Looking to the future
Charles is planning to tick off even more of his bucket list. He’s off to Antigua for a couple of weeks, planning to fly an ex-Military Strikemaster jet, taking a holiday in the Maldives and will continue to raise awareness of the importance of early diagnosis and the treatments available which could improve the lives of others.
MRIdian gives us the confidence to treat challenging tumours, like those in the pancreas, with the higher doses of radiation needed to achieve better outcomes.
Dr James Good, Clinical director of stereotactic radiotherapy at GenesisCare
MRIdian radiotherapy for pancreatic cancer
Learn more about MRIdian radiotherapy for pancreatic cancer, including how it works and side effects.
Over 174 pancreatic cancer patients treated on the MRIdian in the UK
Since bringing MRIdian radiotherapy to the UK in December 2019, we've treated 174 people with inoperable pancreatic cancer - and counting.
The possibility of retreatment
Although all cancer treatments can have side effects, the accuracy of the MRIdian means we can safely deliver higher radiation doses without damaging normal tissues.
Most people with pancreatic cancer will need to revisit treatment in the future, and MRIdian radiotherapy can give people more time to live well while keeping treatment options open.
Our consultants are experts in MRIdian radiotherapy and review every referral to create personalised treatment plans for the best possible life outcomes.
Why choose GenesisCare?
We’re the leading provider of private cancer care in the UK, offering the latest innovations and techniques that are proven to be safe and effective. Our team of experts include consultant pancreatic oncologists and advanced radiotherapy practitioners, who design personalised care plans based on individual diagnosis and preferences, with treatment starting within days. We support people through their cancer journey with wellness support in our unique partnership with the national charity, Penny Brohn UK.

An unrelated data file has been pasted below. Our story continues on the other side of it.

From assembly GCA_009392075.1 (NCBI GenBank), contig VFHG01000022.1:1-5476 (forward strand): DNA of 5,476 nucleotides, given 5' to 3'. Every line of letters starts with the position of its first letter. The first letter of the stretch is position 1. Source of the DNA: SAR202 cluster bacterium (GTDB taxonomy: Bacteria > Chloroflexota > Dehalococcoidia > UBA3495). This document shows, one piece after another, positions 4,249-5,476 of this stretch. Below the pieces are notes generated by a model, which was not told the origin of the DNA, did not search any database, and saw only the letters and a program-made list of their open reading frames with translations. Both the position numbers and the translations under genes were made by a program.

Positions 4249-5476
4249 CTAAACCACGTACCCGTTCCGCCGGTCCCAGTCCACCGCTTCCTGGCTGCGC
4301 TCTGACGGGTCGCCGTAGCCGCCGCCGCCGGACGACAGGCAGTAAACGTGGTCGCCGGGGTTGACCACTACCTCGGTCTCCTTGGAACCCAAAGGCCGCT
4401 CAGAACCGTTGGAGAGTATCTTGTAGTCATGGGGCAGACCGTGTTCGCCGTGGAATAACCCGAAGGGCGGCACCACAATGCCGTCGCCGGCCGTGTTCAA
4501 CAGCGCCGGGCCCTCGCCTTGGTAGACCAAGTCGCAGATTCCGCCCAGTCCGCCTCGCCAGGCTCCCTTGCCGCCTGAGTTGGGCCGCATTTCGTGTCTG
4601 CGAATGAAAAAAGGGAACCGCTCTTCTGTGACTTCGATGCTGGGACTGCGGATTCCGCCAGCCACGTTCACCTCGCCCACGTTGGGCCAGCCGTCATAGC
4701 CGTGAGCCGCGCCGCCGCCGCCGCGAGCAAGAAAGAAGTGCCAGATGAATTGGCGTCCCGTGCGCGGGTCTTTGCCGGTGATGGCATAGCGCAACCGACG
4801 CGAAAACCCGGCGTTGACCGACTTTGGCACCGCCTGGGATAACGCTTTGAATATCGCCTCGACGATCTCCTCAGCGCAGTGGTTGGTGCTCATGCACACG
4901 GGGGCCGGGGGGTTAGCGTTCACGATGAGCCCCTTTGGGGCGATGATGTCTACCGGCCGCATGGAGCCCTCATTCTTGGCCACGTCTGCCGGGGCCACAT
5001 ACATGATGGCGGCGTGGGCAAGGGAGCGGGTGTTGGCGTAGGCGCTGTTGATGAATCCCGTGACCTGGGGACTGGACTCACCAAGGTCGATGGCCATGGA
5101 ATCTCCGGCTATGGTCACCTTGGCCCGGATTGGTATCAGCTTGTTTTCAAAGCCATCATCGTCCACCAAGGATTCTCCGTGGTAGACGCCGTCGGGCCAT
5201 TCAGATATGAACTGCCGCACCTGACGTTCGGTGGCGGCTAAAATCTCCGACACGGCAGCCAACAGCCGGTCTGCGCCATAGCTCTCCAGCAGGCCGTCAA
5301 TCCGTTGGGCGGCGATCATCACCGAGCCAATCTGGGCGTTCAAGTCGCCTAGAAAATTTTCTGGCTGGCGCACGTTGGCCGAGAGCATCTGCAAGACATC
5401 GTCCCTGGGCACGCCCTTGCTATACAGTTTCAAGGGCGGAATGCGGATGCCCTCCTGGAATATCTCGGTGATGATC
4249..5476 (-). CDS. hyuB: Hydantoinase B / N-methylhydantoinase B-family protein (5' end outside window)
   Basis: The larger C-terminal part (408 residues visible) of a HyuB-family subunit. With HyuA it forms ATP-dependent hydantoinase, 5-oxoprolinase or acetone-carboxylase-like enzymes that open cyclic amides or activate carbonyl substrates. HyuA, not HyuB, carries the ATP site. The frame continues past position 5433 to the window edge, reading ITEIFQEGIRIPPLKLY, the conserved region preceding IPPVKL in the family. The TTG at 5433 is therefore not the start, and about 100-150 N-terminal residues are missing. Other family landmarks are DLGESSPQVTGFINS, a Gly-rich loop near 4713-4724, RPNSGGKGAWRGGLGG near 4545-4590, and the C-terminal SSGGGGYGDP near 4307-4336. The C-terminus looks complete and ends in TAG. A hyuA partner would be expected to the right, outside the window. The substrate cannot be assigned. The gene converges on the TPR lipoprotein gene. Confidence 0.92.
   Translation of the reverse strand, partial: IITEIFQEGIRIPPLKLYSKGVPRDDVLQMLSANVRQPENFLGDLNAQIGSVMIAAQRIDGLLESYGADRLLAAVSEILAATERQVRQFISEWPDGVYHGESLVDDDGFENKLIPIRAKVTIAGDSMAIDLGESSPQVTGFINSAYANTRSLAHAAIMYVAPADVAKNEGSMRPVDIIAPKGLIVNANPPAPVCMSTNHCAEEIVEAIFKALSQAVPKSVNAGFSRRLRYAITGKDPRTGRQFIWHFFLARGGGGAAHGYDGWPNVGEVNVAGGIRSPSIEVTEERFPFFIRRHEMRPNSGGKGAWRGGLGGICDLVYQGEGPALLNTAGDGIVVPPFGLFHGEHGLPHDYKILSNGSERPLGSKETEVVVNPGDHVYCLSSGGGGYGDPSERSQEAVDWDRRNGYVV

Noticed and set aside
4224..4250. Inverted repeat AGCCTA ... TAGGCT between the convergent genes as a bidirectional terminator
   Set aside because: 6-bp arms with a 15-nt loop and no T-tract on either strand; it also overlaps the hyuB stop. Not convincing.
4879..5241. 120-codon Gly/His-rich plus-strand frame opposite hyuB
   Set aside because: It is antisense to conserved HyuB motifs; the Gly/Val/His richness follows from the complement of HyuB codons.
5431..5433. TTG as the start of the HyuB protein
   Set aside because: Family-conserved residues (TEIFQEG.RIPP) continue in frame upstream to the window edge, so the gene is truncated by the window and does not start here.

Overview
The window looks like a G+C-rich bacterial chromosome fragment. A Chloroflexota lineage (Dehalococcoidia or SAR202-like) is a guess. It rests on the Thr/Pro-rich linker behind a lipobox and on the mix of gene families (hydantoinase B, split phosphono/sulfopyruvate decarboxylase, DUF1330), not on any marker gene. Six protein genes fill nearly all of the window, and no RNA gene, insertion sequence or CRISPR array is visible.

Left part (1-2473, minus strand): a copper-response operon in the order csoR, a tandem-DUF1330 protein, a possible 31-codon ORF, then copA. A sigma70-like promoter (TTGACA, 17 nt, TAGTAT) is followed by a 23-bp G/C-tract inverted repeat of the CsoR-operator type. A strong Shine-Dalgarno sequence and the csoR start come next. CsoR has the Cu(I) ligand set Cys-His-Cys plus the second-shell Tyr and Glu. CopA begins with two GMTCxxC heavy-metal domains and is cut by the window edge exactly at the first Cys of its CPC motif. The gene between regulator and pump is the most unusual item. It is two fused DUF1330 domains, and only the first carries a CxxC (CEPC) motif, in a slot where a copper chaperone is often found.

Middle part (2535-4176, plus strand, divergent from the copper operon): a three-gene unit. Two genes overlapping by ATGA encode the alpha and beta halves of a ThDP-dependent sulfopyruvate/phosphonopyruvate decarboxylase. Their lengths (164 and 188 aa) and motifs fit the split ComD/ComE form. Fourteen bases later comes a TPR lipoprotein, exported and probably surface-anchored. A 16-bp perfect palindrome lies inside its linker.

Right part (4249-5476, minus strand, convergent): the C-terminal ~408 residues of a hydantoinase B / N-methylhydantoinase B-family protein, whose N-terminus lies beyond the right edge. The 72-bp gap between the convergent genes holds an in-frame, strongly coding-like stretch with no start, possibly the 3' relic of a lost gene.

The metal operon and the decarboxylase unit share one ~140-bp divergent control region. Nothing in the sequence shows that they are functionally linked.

What are the symptoms of pancreatic cancer?
Getting an early diagnosis of pancreatic cancer often means treatment options and outcomes are much better.
- Stomach or back pain
- Yellowing of the skin (jaundice)
- Unexplained weight loss
- Changes to your bowel movements
- Indigestion and/or weight loss
- New-onset diabetes
- Fever and shivering
- Blood clots (DVT)
Not everyone will have these symptoms and you might not have them all. If you notice any of the symptoms above, see a doctor as soon as possible.
1. Pancreatic Cancer. Why we’re taking on the toughest cancer [Available from: https://www.pancreaticcancer.org.uk/what-we-do/our-impact-together/why-pancreatic-cancer-is-the-toughest-cancer/. Accessed on: 16 Oct 2023
2. Chuong, M. D. Long-Term Multi-Institutional Outcomes of 5-Fraction Ablative Stereotactic MR-Guided Adaptive Radiation Therapy (SMART) for Inoperable Pancreas Cancer With Median Prescribed Biologically Effective Dose of 100 Gy10. International Journal of Radiation Oncology, Biology, Physics. 2021;111(3): S147-S148. Available: https://doi.org/10.1016/j.ijrobp.2021.07.330